Two groups in rural New Brunswick are proposing the creation of two new "super communities" directly next to each other and that is leaving those caught in the middle with a choice to make.
The York Rural Community Proposal and the Nashwaak Rural Community Proposal are both advocating the amalgamation of several local service districts to give residents better government representation, potential taxation benefits with minimum increases to property taxes.
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But if such proposals move forward, residents in communities caught in the middle, such as Napadogan, Lower Douglas, North Cardigan and Carlisle Road, would potentially have a choice as to which new community they would like to join.
But some at a meeting hosted by advocates of the York Rural Community Project in North Cardigan were not convinced by either option.
"To be lumped in with Douglas and the St. John River Valley, we're not really part of that community," said Jonathan Dickinson, a resident living in Currieburg.
Dickinson said the option to avoid joining either of the new communities should be still be on the table.
"I think there should be three options," he said.
But that's not an option government wants, said Shawn Robichaud to the crowd of 30 at an information session held at the North Cardigan United Church on Wednesday evening.
"They don't want holes, or doughnuts, left in between," said Robichaud.
"So communities that are left directly in between will most likely have to go one way or the other."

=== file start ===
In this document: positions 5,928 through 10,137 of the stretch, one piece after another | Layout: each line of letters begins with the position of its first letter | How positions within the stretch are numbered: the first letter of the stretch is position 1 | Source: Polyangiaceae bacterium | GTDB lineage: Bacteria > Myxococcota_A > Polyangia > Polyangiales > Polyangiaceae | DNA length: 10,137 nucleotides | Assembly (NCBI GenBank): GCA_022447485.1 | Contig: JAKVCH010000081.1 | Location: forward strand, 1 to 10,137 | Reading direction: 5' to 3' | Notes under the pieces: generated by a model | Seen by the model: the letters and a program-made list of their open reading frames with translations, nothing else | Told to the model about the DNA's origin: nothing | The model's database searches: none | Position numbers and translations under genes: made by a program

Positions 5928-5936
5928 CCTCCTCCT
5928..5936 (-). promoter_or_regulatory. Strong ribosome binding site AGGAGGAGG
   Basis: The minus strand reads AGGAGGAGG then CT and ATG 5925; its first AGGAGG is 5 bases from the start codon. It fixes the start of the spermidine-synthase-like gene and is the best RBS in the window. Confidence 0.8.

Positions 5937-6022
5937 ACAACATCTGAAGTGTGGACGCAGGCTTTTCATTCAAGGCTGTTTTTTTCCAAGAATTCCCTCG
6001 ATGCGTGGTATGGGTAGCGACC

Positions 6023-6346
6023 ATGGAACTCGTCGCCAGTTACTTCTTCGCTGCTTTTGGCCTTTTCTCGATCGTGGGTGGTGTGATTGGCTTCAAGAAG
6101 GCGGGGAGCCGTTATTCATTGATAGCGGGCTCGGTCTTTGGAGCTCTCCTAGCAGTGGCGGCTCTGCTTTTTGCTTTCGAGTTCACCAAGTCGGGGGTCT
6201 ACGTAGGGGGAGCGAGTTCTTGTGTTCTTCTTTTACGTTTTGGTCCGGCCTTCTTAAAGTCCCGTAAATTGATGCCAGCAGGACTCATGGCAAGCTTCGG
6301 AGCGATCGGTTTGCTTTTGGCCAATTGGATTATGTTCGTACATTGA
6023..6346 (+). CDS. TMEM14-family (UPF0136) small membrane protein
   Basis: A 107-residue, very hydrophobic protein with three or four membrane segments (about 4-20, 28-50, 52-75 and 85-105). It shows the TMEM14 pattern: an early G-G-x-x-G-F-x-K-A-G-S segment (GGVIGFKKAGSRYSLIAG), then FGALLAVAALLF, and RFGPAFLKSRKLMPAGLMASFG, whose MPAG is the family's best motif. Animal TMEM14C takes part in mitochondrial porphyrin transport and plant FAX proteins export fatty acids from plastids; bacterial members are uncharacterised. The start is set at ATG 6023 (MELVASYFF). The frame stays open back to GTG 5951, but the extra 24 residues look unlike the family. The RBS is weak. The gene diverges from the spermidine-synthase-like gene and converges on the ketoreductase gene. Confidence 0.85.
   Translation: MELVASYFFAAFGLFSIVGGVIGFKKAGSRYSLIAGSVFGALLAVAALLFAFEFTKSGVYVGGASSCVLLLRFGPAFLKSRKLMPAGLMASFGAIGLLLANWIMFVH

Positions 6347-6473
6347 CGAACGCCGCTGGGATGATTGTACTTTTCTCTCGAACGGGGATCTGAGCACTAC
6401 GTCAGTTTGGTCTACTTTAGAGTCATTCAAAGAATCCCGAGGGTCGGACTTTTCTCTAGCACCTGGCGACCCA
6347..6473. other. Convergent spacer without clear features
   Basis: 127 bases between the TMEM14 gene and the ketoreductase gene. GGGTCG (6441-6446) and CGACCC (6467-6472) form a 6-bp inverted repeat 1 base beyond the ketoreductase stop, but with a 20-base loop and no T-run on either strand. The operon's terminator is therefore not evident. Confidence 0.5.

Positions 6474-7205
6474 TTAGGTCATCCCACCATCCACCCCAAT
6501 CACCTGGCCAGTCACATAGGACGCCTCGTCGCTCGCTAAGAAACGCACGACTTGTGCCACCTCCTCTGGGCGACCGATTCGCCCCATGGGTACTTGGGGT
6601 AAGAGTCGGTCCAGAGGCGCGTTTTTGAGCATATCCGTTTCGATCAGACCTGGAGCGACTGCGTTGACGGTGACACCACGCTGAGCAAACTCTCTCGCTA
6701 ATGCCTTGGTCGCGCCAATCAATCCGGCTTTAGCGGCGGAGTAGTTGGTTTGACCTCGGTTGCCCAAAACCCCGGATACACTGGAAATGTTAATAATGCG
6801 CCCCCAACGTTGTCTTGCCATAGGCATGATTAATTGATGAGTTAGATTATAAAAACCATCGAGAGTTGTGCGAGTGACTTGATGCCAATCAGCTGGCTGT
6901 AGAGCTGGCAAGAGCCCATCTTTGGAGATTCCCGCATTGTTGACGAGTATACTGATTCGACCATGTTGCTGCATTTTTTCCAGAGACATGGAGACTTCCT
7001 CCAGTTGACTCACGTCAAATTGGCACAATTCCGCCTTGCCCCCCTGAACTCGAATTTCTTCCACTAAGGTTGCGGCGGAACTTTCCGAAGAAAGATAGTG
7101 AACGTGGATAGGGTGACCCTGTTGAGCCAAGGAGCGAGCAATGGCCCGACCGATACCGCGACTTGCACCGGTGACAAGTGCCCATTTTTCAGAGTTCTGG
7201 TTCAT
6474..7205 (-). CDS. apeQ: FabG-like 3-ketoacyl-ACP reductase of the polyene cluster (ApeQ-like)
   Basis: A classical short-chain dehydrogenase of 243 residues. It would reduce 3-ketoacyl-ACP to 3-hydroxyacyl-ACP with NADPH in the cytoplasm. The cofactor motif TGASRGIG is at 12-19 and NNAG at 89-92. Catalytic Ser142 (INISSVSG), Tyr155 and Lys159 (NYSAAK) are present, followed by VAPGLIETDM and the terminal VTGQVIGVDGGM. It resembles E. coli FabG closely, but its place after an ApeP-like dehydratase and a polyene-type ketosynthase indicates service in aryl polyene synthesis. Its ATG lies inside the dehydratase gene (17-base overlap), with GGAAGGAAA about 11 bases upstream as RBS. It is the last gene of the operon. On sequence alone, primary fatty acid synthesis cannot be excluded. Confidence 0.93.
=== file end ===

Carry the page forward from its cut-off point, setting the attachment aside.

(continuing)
Large potential communities
The community proposals are not small ones.
The York Project would be made up of Douglas, Keswick Ridge, Bright, Kingsclear, and Queensbury local service districts.
If created the area would be made up of more than 10,000 residents, with a tax base of more than $805 million, according to advocates of the plan.
"It would be just a bit smaller than Bathurst," said Debby Peck, with the York Rural Community Project.
"That's a big voice to have."
The Nashwaak Project would be made up of Estey's Bridge, St. Mary's and Stanley local service districts, as well as the Village of Stanley.
"We've been working at this in a very concentrated way with a group of LSD advisory committees for over a year," said Peck.
"While the Nashwaak Project has an advisory committee and a mayor in council."
Wooing border communities with denser populations would be beneficial to either project, as higher population could mean more funding from government based on per capita distributions.
But many in Wednesday night's meeting were unconvinced.
Statements such as "nothing will change," "government just wants more money" and "it's not going to fix our roads" rang out from crowd members during the presentation's question period.
The York's committee response to those repeated concerns was the resulting mayor from the communities creation would give it a stronger voice than an LSD committee when petitioning provincial government for changes.
Proposals must still go through assessments, a feasibility study and gain approval from the minister of environment and local government before the creation of such a rural community would go to a plebiscite.